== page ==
by Nan T. Ho and Kurt N. Sherwood
Miller Canfield is an IMA B2B Partner
In early September 2018, Michigan’s Legislature adopted the Earned Sick Time Act (“the Act”). This title is somewhat a misnomer, as the Act is much broader than just “sick time.” The Act takes effect April 1, 2019, and, though complex, it essentially:
- Requires employers to provide every employee one hour of paid sick time for every 30 hours worked (unlimited accrual). Depending on the employer’s size, the employee can then use up to a certain amount of paid sick time in a year for a number of specified purposes, such as illness, medical treatment, absences caused by domestic violence or sexual assault, or meetings related to a child’s school or care. For a business that has 10 or more employees on its payroll during any 20 or more calendar workweeks, the employee may use up to 72 hours of paid sick time per year. For a “small business” (less than 10 employees), the employee may use up to 40 hours of paid sick time per year, after which the employee may use an additional 32 hours of unpaid sick time;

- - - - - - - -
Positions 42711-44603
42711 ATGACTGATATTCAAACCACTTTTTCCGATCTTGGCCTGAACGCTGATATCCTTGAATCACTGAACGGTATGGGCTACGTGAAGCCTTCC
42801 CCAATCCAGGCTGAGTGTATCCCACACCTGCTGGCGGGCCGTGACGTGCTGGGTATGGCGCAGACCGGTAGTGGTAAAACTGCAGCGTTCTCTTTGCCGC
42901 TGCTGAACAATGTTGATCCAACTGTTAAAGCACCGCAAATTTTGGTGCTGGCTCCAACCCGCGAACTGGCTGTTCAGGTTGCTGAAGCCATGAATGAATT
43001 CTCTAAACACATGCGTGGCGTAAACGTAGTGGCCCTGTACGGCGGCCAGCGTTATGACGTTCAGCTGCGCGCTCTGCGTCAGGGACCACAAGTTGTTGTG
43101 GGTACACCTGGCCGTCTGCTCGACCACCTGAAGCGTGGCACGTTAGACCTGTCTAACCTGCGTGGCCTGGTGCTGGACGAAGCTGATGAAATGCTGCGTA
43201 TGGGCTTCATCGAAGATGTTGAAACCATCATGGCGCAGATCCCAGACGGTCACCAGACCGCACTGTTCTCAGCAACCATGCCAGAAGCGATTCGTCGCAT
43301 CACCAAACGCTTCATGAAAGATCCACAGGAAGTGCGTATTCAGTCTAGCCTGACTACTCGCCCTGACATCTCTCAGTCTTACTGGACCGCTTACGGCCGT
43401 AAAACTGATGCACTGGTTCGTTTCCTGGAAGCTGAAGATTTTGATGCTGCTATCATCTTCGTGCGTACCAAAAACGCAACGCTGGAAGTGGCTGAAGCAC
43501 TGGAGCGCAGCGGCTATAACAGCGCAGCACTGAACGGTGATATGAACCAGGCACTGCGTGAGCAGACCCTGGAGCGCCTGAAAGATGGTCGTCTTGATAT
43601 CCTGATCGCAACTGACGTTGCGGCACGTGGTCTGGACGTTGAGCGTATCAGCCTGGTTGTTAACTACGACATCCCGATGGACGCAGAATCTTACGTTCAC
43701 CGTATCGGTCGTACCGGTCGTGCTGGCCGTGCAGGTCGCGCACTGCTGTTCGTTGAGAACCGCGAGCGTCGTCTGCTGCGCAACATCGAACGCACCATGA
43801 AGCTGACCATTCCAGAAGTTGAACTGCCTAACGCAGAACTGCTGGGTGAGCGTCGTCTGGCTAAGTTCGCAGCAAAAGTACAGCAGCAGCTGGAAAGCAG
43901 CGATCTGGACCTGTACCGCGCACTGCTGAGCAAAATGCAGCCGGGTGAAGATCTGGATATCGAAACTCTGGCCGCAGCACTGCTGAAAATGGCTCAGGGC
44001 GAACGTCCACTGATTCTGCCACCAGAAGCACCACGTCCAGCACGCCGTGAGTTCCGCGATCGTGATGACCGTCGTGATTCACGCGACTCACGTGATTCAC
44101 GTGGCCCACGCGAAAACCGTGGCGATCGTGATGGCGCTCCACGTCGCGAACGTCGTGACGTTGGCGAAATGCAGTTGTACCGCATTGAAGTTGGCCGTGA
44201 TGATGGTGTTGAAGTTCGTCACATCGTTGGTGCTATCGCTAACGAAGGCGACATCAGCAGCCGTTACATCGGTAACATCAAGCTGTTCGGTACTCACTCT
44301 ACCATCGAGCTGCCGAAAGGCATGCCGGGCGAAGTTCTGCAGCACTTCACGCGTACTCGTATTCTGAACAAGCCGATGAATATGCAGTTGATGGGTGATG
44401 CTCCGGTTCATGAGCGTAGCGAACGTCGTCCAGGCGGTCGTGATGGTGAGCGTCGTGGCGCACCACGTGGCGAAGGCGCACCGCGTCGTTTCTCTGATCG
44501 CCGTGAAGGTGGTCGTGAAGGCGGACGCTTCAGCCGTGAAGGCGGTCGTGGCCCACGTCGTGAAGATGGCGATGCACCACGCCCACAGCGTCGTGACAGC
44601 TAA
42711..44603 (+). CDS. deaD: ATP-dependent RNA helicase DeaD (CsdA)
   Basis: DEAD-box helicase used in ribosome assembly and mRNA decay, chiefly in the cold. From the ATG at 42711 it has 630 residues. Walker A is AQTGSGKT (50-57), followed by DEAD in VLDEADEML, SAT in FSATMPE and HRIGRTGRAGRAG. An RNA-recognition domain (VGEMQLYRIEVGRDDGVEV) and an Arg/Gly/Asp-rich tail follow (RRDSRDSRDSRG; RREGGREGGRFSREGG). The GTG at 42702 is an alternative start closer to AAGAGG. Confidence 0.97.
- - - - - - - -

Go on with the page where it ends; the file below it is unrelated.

- Allows employees to take leave with little advance notice;
- Permits employers to request documentation only if the absence is longer than three days, and then requires that the employer cover the employee’s out-of-pocket costs incurred in providing such documentation;
- Requires employers to provide written notice to employees of their rights under the Act, including protections against employer retaliation; and
- Permits aggrieved employees to file claims with the Department of Licensing and Regulatory Affairs or take legal action.
As written, the Act could prove challenging for many employers to implement, especially those who have established time-off policies.
The Act was originally advanced as a citizen initiated/petitioned ballot measure to be placed before the voting public. Recognizing the law could prove problematic for employers as written, the legislature opted to avoid the ballot initiative by adopting the law as written. Consequently, many reports suggest the Michigan legislature’s plan is to revisit and revise the Act during the “lame duck” session after the November elections. This might result in revisions to the Act. Not surprisingly, proponents of the Act have threatened litigation if the legislature revises the Act.
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